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All Muslim civil society groups have placed tackling Islamophobia, anti-Muslim hate crimes and discriminatory legislation and policies on top of their calls for action from the next Government.

But what are the politicians saying as they seek to convince Muslim voters?

Labour: Ensure hate crimes are properly recorded, including incidents of Islamophobia, as is currently done with other types of crime. We will take a zero-tolerance approach to hate crime, such as anti-Semitism and Islamophobia. We will challenge prejudice before it grows, whether in schools, universities or on social media. We will review police and CPS guidance to ensure anti-Semitism, Islamophobia and other hate crimes on social media are adequately covered. And we will challenge social media companies to take more responsibility to prevent harassment and hate crimes prosecuted through their sites.

 Conservative: We will review the legislation governing hate crimes.

Liberal Democrats: Work closely with faith and community organisations, such as the Community Security Trust (which works to protect the Jewish community against antisemitic attacks) and the Muslim Council of Britain, to prevent hate crime, including at places of worship like synagogues and mosques. We are determined to combat antisemitism and anti-Muslim hate in the UK and internationally. Work with religious and community leaders, civil society groups and social media sites to counter the narratives put forward by extremists, and create the space for the expression of contrary viewpoints and religious interpretations.

 Comment

It seems the Labour Party is more alert to the growing xenophobia, with its Leader Ed Miliband recently pledging at the Muslim News Awards ceremony that if elected, his government would introduce a programme to combat Islamophobia in schools. It is reported (14th April) that the Party’s BME manifesto includes a commitment to record Islamophobia as a separate hate crime.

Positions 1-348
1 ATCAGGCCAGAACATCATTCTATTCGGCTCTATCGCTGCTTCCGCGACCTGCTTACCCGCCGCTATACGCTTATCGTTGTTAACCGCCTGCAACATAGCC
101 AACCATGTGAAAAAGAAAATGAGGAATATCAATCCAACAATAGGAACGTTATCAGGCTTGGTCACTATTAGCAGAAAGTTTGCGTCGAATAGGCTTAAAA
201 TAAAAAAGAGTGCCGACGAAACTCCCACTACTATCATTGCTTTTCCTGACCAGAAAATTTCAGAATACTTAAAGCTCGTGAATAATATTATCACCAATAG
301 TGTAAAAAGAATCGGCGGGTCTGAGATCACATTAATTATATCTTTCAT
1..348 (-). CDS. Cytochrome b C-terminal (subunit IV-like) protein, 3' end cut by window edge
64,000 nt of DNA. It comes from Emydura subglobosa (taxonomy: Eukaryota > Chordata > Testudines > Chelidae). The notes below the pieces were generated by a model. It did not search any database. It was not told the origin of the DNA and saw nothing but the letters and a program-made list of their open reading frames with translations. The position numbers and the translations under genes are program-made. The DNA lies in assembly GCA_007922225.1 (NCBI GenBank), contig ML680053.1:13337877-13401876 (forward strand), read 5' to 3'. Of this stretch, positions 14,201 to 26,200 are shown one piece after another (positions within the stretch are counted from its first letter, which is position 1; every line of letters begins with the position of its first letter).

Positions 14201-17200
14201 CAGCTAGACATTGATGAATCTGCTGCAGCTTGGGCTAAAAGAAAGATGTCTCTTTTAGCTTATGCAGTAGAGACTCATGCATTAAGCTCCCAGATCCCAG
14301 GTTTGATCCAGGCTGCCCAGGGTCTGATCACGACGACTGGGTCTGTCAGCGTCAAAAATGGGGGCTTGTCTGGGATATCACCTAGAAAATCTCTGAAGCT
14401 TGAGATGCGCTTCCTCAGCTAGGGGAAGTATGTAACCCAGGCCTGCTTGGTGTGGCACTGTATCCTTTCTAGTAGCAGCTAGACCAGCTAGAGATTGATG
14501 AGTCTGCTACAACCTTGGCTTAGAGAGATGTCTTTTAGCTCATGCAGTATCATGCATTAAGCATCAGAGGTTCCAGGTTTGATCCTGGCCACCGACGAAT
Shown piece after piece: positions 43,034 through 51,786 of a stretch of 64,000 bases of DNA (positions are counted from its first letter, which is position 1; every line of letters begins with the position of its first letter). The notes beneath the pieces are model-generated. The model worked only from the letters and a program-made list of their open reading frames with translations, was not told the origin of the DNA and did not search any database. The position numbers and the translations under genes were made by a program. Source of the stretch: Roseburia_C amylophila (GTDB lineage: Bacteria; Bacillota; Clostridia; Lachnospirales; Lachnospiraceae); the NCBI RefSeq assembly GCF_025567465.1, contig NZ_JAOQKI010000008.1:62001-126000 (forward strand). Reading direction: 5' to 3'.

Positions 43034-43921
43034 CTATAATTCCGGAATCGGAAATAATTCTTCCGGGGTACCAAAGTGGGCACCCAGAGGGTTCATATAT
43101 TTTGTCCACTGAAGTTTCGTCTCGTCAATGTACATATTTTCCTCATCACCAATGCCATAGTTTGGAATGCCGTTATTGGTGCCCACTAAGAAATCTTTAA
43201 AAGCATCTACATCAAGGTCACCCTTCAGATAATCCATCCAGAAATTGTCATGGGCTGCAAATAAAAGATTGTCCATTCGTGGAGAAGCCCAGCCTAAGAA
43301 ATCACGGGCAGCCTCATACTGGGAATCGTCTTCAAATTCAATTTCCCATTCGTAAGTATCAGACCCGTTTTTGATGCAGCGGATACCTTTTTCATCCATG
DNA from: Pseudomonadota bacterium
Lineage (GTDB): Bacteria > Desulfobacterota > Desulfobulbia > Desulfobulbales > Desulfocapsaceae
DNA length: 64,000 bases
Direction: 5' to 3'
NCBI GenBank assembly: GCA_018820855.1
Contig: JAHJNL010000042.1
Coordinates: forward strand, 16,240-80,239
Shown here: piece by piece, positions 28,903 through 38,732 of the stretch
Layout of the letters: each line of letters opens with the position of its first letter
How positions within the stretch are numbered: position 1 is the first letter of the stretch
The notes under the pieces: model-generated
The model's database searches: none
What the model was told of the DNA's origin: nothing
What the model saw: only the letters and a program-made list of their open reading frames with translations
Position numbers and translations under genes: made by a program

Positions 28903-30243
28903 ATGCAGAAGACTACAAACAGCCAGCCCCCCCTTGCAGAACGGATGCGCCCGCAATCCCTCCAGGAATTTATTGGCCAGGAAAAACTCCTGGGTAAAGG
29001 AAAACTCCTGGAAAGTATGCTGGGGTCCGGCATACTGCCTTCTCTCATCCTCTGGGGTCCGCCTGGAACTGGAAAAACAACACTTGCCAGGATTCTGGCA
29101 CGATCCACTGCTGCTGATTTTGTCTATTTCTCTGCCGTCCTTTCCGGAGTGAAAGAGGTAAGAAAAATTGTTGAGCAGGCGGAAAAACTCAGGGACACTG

The Tories have pledged action on Islamophobia recording: ‘a future Conservative Government would require the police to record anti-Muslim incidents as well as anti-Semitic incidents’ [Home Secretary Theresa May in Parliament, 23rd March 2015.] However, there may have been some internal debate about this promise, because the sentence is present in one reported version of a  speech delivered the same day at the Foundation for Peace, but  missing in the official version of  ‘A stronger Britain, Built on our values‘.

In an interview with The Muslim News, its leader Nick Clegg has pledged to review what the Muslim community views as discriminatory anti-terrorism policies, notable Prevent. Clegg notes, ‘As Leader of Liberal Democrats, I am committed to see a review take place early in the next Parliament so that we can try and involve everybody to make sure the Prevent programme does what it always was intended to do’. The Lib Dems have  promised to tackle discrimination in employment, calling for name blind job application forms to reduce sex and race discrimination. click here.

UKIP’s leader Farage is on record stating, ‘ race and other anti-discrimination legislation should be abolished’. click here.  In an interview with Trevor Philips he said, ‘ I think perhaps one of the reasons the polls show an increasing level of concern is because people do see a fifth column living within our country, who hate us and want to kill us’ – suggesting the danger of the Muslim presence. The UKIP parliamentary candidate for Hampstead and Kilburn, one Magnus Nielsen, has called for mosques and imams to be ‘licensed’!

For a dossier on recent Islamophobic incidents click here.

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